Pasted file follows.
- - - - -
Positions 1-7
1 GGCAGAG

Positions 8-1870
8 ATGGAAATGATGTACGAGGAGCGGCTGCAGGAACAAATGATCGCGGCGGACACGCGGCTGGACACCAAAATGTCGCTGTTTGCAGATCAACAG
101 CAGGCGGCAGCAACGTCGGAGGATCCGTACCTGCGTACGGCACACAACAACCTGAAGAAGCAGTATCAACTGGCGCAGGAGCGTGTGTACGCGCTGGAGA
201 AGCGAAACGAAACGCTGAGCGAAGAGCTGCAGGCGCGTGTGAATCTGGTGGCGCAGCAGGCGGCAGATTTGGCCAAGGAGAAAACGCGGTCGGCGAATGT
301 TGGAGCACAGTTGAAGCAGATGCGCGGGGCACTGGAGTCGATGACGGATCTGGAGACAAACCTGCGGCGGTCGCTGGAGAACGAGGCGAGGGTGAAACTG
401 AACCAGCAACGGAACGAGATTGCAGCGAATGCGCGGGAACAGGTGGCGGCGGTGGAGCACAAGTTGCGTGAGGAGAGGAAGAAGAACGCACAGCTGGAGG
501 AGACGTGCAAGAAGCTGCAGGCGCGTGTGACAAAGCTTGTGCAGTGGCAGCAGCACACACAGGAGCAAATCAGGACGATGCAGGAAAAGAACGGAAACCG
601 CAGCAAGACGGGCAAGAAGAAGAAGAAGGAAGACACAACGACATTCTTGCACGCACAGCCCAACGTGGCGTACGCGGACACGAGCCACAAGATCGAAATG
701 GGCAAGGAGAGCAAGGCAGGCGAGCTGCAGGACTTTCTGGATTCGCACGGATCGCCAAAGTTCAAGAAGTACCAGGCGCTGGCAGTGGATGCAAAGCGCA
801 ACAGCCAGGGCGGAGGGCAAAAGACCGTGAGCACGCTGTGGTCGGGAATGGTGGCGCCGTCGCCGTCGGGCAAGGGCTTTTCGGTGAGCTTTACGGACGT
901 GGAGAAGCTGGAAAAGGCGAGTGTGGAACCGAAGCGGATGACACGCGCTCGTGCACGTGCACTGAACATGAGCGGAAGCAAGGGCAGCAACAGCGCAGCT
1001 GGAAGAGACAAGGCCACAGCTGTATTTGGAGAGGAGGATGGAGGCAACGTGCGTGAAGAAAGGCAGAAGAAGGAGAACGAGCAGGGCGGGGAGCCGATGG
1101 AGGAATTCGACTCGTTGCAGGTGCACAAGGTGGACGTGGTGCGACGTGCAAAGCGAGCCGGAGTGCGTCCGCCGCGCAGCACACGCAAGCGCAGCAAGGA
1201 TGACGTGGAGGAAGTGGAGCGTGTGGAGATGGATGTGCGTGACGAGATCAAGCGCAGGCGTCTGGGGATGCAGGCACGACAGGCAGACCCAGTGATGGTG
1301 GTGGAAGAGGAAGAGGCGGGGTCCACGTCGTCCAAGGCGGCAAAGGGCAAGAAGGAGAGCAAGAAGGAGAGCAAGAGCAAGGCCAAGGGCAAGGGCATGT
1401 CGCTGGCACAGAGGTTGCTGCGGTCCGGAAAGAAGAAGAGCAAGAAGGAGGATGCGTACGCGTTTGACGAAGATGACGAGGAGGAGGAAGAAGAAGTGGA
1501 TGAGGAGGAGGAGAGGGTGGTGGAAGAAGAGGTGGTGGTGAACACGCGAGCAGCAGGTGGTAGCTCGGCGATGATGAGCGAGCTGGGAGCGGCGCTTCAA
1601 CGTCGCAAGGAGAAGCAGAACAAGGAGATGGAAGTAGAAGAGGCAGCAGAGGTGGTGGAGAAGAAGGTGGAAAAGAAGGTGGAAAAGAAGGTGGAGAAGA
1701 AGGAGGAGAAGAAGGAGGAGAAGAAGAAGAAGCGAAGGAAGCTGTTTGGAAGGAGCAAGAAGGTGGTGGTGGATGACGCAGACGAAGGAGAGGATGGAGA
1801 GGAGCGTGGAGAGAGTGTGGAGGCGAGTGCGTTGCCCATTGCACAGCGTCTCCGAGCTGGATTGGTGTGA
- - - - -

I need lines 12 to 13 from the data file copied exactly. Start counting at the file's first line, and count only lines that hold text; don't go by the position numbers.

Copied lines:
801 ACAGCCAGGGCGGAGGGCAAAAGACCGTGAGCACGCTGTGGTCGGGAATGGTGGCGCCGTCGCCGTCGGGCAAGGGCTTTTCGGTGAGCTTTACGGACGT
901 GGAGAAGCTGGAAAAGGCGAGTGTGGAACCGAAGCGGATGACACGCGCTCGTGCACGTGCACTGAACATGAGCGGAAGCAAGGGCAGCAACAGCGCAGCT